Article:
Post-Conflict Housing Restitution
The European human rights perspective, with a case study on Bosnia and Herzegovina
Awarded with the Erasmus Research Prize 2008 and the Max Van der Stoel Human Rights Award 2008
The loss of one’s house is often one of the most dramatic personal consequences of armed conflict. In fragile post-conflict societies such a loss does not only cause a flow of refugees and other displaced persons, but it can also be a source of renewed conflict. Restitution of housing could help to solve these problems and thus help to attain peace and to rebuild the rule of law. This study focuses on the legal aspects of restitution. Its purpose is to identify the stumbling blocks which in many cases hamper restitution. Thus, the main research question is how the right to housing and property restitution for refugees and other displaced persons can be secured more effectively in European post-conflict situations.
The study is structured around three requirements for the effectiveness of a legal norm: its normative clarity, the operational framework which supports the norm, and the political will or consensus, among the main actors involved, to implement the norm. Throughout, the main perspective is the European Convention on Human Rights within the broader context of public international law and human rights law. First, the issue of the existence and content of a right to housing restitution is elaborated upon. Secondly, specific challenges in the institutional sphere are addressed. Thirdly, the research focuses on the application of housing restitution in practice, by way of a case study. It analyses how restitution was implemented in Bosnia and Herzegovina in the wake of the 1995 Dayton Peace Agreement. The study concludes with a set of specific recommendations for the effective implementation of the right to housing restitution in post-conflict states.
About this book:
'[...] the study is a definitive must [...]. A perfect balance between theory and practice.'
Christine Janssens and Asja Serdarevic in Human Rights & International Legals Discourse 2009 (119).
'[...] a very meaningful contribution to the global debate on restitution [...]. […] a very worthy work and one that should be read by everyone within the Global Restitution Movement [... ].'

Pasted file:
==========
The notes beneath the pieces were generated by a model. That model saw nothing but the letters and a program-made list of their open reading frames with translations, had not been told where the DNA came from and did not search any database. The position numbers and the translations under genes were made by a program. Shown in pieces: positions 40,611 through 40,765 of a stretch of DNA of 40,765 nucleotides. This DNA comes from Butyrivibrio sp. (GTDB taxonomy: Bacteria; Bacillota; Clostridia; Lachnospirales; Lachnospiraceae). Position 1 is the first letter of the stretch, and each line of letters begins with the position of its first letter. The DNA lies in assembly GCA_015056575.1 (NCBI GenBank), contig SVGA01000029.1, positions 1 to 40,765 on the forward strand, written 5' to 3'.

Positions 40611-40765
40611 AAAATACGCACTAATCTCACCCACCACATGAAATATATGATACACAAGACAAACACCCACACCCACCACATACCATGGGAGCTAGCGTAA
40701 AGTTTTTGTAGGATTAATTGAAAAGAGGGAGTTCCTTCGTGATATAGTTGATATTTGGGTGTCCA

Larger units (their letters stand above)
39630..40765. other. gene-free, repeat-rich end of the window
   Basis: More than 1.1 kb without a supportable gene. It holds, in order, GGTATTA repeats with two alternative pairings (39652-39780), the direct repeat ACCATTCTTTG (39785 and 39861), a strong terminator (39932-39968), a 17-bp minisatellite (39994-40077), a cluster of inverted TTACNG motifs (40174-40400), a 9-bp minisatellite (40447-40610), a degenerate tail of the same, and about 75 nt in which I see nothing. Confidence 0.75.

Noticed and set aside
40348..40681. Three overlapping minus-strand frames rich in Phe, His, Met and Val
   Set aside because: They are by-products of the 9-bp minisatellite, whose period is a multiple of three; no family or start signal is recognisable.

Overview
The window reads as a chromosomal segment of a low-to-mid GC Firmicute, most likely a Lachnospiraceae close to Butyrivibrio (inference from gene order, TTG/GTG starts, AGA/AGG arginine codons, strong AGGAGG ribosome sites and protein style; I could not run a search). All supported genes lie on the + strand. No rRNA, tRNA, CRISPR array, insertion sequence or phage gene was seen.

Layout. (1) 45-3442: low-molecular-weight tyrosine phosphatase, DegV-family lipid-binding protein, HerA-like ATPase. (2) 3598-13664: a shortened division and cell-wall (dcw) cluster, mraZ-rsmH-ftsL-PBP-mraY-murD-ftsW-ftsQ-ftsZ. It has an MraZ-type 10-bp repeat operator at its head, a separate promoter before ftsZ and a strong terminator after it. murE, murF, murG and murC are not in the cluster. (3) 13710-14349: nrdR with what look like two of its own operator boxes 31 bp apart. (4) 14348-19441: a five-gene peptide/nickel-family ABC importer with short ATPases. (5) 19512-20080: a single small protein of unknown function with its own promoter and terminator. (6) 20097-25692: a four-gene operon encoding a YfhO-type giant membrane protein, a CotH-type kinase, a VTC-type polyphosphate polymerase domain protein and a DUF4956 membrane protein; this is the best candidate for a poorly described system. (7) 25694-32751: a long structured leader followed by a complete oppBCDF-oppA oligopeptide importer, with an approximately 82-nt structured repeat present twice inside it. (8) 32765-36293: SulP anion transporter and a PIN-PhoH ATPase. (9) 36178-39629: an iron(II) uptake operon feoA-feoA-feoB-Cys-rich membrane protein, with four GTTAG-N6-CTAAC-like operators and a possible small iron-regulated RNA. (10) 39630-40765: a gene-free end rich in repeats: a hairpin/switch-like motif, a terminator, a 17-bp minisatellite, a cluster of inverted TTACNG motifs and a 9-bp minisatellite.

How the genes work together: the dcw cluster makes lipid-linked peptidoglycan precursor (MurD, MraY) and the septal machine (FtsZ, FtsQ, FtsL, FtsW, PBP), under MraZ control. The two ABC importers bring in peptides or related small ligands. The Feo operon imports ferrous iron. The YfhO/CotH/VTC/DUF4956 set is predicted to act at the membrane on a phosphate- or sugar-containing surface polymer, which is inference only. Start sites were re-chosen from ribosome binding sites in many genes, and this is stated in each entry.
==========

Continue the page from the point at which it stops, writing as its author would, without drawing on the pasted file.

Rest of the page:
Scott Leckie in the Netherlands Quarterly of Human Rights 2010 (137).
‘[…] a valuable contribution to the transitional justice canon. [...] and in ways too numerous to capture here, [it] advances the conversation in significant ways and expands the promise of reparations as tools of justice.’
David Gray in the International Journal of Transitional Justice 2010 (296.
|Type of product||Book|
|EAN / ISSN||9789050957700|
|Series name||Human Rights Research Series|
|Number of pages||xvi + 440 p.|
|Access to exercice||No|
|Publication Date||Feb 21, 2008|
|Available on Jurisquare||No|
|Available on Strada Belgique||No|
|Available on Strada Europe||No|
|Available on Strada Luxembourg||No|
- Table of Contents
- Chapter 1. Introduction
- PART I. THE NORMATIVE SYSTEM
- Chapter 2. Respect for the Home
- Chapter 3. The Protection of Property
- Chapter 4. Non-Discrimination and Minority Rights
- Chapter 5. Restitution as a Remedy for Human Rights Violations
- Chapter 6. Housing Restitution as a Right on its Own?
- Chapter 7. The Right to Housing Restitution in Bosnia and Herzegovina
- PART II. THE OPERATING SYSTEM
- Chapter 8. Elements of an Operating System for Housing Restitution
- Chapter 9. A Lifeline in Time? Non-Retroactivity and Continuing Violations under the ECHR
- Chapter 10. Beyond their Grasp? Territorial Scope of the ECHR
- Chapter 11. The Operating System for Housing Restitution in Post-Dayton Bosnia
- PART III. APPLICATION IN PRACTICE
- Chapter 12. Housing Restitution in Practice
- Chapter 13. Conclusion
- Samenvatting (summary in Dutch)
- Résumé (summary in French)
- Sažetak (summary in Bosnian)
- Curriculum vitae